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ŠUMARSKI LIST 9-10/2021 str. 54     <-- 54 -->        PDF

In the context of an integrated watershed management system, biological works are an essential component. The application of biological works (mainly different afforestation methods) creates a protective vegetation cover that protects the soil from the degradation process (Durán and Rodríguez, 2008). The positive effects of biological works are not evident immediately after construction because vegetation cover requires a more extended period to establish an assembly that could resist erosion processes (Kostadinov, 2008).
A traditional method used (e.g., field survey, literature study, analysis of already existing maps) for vegetation analysis is time-consuming and often too expensive (Pitt et al., 1997; Xie et al., 2008). More recently, the effects of afforestation (vegetation conditions) can be determined based on the analysis of satellite images and the corresponding vegetation indices (Campbell and Wynne, 2011). This method offers a faster and economical solution for analyzing the vegetation condition in the researched area. The remote sensing method enables the observation of vegetation in different scales from local (Xiao et al., 2017) to global (Nemani et al., 1996; Wu et al., 2014; Richards and Belcher, 2019), and such data are used in studies of vegetation change induced by climate change (An et al., 2018), anthropogenic or some other impact (Kumari et al., 2020). In this way, it is possible to determine potential areas for afforestation (Bhagat, 2009), monitor the carbon cycle in nature (Xiao et al., 2019), forest health (Barka et al. 2018), or the condition of crops on arable land (Zhang et al., 2014).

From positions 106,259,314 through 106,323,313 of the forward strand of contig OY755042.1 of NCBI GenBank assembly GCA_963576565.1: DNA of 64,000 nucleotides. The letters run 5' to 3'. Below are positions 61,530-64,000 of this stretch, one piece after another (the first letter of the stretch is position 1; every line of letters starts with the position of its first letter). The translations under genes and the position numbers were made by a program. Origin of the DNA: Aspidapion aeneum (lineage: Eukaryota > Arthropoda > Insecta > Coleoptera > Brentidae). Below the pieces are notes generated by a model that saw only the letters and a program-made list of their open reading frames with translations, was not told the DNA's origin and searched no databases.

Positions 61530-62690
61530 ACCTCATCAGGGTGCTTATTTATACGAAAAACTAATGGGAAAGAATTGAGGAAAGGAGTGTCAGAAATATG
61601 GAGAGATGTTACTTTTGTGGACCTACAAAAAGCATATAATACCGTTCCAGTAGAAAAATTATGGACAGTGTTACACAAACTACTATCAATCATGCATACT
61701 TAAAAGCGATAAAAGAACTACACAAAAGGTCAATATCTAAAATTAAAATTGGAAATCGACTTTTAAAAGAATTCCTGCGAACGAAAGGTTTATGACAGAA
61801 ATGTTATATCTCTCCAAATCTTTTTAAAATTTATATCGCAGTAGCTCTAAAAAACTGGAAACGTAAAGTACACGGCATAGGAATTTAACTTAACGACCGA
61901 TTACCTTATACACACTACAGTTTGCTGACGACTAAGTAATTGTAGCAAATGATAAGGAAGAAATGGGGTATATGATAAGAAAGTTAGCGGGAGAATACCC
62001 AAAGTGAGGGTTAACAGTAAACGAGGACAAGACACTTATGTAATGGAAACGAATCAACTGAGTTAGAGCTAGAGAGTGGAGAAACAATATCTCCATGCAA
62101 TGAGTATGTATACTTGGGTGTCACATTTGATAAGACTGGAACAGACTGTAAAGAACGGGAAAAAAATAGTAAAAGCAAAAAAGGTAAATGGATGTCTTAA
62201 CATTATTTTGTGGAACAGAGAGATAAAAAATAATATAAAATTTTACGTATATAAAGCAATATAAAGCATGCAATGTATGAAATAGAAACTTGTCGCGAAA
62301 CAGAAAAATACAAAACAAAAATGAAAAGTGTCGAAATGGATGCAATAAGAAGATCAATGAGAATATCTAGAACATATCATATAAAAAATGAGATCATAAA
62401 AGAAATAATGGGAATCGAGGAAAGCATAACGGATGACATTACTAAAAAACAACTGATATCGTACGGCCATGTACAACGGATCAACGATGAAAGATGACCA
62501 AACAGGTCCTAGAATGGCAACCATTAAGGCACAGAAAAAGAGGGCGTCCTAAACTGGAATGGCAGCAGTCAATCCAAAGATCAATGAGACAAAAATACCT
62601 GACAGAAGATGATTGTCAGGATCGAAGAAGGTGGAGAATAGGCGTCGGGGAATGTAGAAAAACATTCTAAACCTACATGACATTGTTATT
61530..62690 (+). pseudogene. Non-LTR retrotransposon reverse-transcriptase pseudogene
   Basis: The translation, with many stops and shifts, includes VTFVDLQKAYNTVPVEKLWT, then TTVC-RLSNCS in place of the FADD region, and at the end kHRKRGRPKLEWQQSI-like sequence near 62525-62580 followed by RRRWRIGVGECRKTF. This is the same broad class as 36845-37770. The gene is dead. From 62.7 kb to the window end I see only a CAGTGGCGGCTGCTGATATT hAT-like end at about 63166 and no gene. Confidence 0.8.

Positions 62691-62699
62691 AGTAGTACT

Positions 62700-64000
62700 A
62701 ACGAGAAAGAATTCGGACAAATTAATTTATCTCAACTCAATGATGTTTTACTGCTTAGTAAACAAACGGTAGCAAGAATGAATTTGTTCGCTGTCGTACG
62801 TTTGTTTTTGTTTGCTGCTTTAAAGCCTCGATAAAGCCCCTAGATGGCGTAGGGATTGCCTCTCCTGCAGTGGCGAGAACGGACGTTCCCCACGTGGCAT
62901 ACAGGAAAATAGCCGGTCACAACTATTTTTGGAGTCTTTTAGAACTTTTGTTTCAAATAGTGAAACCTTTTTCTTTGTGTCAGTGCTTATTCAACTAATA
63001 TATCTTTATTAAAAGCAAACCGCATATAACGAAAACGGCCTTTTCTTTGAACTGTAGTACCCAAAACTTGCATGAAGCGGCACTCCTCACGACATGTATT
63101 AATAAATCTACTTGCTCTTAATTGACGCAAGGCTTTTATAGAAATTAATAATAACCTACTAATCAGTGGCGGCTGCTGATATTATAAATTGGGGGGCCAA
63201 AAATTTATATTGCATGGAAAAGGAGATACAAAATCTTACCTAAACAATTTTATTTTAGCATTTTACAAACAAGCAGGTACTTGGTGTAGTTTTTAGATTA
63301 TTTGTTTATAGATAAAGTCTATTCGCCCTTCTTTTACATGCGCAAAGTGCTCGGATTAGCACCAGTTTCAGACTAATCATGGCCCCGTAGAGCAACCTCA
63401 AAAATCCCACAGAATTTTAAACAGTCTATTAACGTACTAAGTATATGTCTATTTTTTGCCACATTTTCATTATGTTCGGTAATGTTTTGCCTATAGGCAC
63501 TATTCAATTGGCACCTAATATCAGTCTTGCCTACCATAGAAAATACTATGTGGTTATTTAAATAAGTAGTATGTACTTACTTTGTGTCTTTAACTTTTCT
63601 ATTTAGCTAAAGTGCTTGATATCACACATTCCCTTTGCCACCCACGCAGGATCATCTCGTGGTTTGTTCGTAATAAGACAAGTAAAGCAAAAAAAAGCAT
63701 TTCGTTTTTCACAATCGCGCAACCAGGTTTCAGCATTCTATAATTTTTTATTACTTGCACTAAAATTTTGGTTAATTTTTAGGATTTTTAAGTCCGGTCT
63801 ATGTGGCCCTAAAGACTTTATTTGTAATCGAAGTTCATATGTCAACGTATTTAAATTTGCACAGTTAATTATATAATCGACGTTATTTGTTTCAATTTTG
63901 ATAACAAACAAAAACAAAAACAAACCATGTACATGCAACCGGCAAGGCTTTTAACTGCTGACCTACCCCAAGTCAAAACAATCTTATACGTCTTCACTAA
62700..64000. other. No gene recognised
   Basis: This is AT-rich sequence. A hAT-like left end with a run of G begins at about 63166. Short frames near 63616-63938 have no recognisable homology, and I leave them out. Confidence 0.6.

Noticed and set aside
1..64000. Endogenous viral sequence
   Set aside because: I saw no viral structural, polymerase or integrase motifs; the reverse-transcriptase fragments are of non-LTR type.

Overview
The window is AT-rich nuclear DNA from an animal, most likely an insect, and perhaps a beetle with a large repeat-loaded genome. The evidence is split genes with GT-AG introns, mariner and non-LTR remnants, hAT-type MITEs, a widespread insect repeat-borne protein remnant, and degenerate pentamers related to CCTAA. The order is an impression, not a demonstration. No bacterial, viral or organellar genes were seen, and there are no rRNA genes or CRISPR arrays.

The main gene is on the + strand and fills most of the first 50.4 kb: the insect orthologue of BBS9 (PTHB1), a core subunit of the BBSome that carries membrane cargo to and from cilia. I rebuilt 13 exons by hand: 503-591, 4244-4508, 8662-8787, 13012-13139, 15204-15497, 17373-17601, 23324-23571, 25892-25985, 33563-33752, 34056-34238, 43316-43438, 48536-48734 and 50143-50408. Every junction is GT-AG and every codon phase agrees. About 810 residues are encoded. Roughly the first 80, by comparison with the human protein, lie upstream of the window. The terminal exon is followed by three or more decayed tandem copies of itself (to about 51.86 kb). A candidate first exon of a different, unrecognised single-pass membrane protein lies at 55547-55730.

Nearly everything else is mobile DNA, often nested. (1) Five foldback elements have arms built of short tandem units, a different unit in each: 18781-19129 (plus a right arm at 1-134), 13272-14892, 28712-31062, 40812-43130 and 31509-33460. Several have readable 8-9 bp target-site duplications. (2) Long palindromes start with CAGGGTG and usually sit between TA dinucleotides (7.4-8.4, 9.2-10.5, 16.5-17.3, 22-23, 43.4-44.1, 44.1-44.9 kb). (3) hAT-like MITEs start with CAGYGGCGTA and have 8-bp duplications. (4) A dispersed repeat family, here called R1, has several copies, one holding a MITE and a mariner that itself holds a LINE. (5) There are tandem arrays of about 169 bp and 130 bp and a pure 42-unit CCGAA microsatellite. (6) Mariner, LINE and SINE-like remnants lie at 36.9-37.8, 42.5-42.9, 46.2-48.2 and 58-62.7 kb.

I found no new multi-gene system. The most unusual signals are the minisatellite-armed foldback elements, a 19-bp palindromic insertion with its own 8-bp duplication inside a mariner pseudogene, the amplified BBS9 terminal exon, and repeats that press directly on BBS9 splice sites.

On the Republic of Serbia’s territory, the Grdelica Gorge and Vranje Valley area stands out, which was endangered by excessive erosion processes in the past due to specific natural and socio-economic conditions. An erosion map for this area created in 1953 was the base point for the implementation of anti-erosion biological work. The map was produced using the Erosion Potential Method, which is developed within this research area and it is commonly used and applicable worldwide (Serbia, Italy, Iran, Greece, China, USA) (Zorn and Komac 2008; Amini et al. 2010; Tošić et al. 2012; Ristić et al. 2013; Dragičević et al. 2018). The erosion coefficient values (Zsr) range from 0.1 to 1.5, i.e., from areas not affected to areas with excessive erosion (Gavrilović, 1972).
In the 1950s, torrential floods caused a noticeable destructive effect and side effects on the economy and the environment (Gavrilović 1972; Petković 1981; Braunović 2013; Kostadinov et al. 2018). To reduce the adverse effects of torrential floods and erosion processes in this area, for the first time in the Republic of Serbia, numerous biological and technical works and specific measures against erosion have been performed within the integrated watershed management. As part of the biological works, the afforestation of bare land was performed. The technical works included the construction of various facilities in the riverbed (dams and floodgates), while the administrative measures included multiple types of restrictions on activities that influenced the development of erosion processes (grazing ban, ban on cutting leaves). Biological works have enabled the establishment of vegetation cover able to protect the soil from erosion processes, while administrative measures have raised the awareness of local people of the importance of vegetation in soil erosion protection.
This research aims to analyze the effects of performed biological works in Grdelica Gorge and Vranjska Valley using remote sensing data. The Normalized Difference Vegetation Index (NDVI) was used to detect the change in vegetation from 1972, 1986, 1996 to 2017.
Research area – Područje istraživanja
The area of Grdelica Gorge and Vranje Valley is situated in the southeastern part of the Republic of Serbia (Figure 1) cover 1784.34 km2 and represent two interconnected units located between 42° 22‘ and 42° 55’ north latitude and 19° 21‘ and 20° 00’ east longitude.